Given the rapid graying of America, with ~10,000 boomers turning 65 every day, it seems that healthcare should be a good sector to check out for future growth. However, all sub sectors within healthcare aren’t generating the same enthusiasm – senior living facilities have come under pressure, for example, while medical office buildings, MOBs, seem to be the sweet spot in this industry.
The high cost of in-patient care has accelerated the move toward higher utilization of MOBs. Another positive factor is that MOB tenants, networks which are often run by doctors, usually are reluctant to vacate a facility/locale where they’ve built up a practice and a relationship with a local hospital. Adding to this is the fact that many MOBs are on hospital campuses, (Healthcare Trust Of America (HTA) is the biggest on-campus owner), which helps patient and doctor logistics. One other supportive feature – MOBs put their REIT owners one further step away from regulatory risk.
Healthcare Trust Of America is the largest MOB landlord REIT in the US, with 25M square feet of on-campus space:
HTA’s MOB’s form 93% of its holdings, with multi-tenant properties its largest sub-segment, at ~68%, followed by single tenant properties, at 25.2%. It also owns 6% worth of hospitals and just 1% of Senior Care facilities:
Health systems & Universities form 59% of its annualized base rent, followed by local healthcare providers, at 26%, and national/regional providers, at 15%. 45% of its tenant base is rated investment grade. No single market accounts for more than 10% of rent, and no single-tenant accounts more than 4.2%:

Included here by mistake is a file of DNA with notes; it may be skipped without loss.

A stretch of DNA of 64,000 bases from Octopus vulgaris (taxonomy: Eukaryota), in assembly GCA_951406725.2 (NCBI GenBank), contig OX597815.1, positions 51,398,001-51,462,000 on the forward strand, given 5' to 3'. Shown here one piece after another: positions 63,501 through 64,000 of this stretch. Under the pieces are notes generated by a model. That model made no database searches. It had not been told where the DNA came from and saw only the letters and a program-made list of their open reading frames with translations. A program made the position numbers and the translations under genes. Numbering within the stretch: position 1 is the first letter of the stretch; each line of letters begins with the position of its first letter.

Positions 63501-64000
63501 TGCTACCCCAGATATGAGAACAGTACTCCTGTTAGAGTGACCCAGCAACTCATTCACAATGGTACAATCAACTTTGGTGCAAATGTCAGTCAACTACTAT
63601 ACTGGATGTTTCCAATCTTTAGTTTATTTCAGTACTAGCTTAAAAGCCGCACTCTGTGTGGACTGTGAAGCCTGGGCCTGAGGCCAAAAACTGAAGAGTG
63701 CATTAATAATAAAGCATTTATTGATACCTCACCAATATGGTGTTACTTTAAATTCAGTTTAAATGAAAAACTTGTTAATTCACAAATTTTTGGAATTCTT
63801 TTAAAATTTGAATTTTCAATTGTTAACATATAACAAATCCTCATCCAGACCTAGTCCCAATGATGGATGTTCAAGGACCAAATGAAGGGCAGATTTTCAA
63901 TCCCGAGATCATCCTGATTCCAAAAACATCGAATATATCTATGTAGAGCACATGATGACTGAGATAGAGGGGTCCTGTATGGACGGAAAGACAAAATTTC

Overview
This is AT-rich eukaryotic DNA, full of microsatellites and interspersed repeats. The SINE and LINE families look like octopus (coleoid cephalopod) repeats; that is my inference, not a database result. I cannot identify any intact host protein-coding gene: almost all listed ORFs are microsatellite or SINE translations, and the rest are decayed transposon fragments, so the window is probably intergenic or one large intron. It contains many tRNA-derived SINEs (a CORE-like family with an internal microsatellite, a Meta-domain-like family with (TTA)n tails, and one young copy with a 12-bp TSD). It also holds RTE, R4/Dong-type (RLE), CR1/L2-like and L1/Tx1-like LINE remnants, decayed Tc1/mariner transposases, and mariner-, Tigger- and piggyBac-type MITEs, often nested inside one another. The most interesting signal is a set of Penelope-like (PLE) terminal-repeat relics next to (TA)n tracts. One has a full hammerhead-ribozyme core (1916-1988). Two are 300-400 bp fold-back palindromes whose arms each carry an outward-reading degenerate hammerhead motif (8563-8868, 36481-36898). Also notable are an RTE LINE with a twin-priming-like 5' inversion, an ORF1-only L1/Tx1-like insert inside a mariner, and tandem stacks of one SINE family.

HTA’s biggest US state exposure is in Texas, with Dallas and Houston forming ~18% of its portfolio. The Southwest is its leading region, at 33.7% of base rent, followed by the Southeast, at 29.2%, the Northeast, at 21.5%, and the Midwest, at 15.3%. It has a tiny presence in the Northwest, at less than 1%.
Unlike most companies in the 1st half of this challenging year, HTA actually had much better growth in Q1-2 2020 than it did in full year 2019. Revenue grew 7%, FFO grew 8% in Q1-2 2020, Normalized FAD grew 6%, and Net income rose 5.38%:
Same store growth was 2.7% in Q1 20, and then slowed to .6% in Q2 due to the lockdowns and patients delaying elective procedures. HTA has averaged 2.7% same store growth since 2015, which is just above the REIT MOB average of 2.6%.
In Q2 2020, HTA collected 98% of contractually scheduled rents, including 3% of rents subject to deferral agreements or ~$6 million. Half of those were made to leading healthcare systems with whom they agreed to defer rent as a sign of a long-term partnership philosophy. Collections in July and August were consistent with these levels.
Management also signed ~1.2 million square feet of renewals, with almost 500,000 square feet of early renewals, which allowed HTA to extend terms at attractive rates. ~90% as tenants opted to stay in place while operating through Q1-2 2020.
After investing ~$558M in 2019, the COVID lockdowns slowed new investments down to just $41.5M in the first half of 2020.
HTA has five-year dividend growth rate of 7.64% – management increased the quarterly dividend to $.32, from $.315, in September. At $25.48, it yields just over 5%.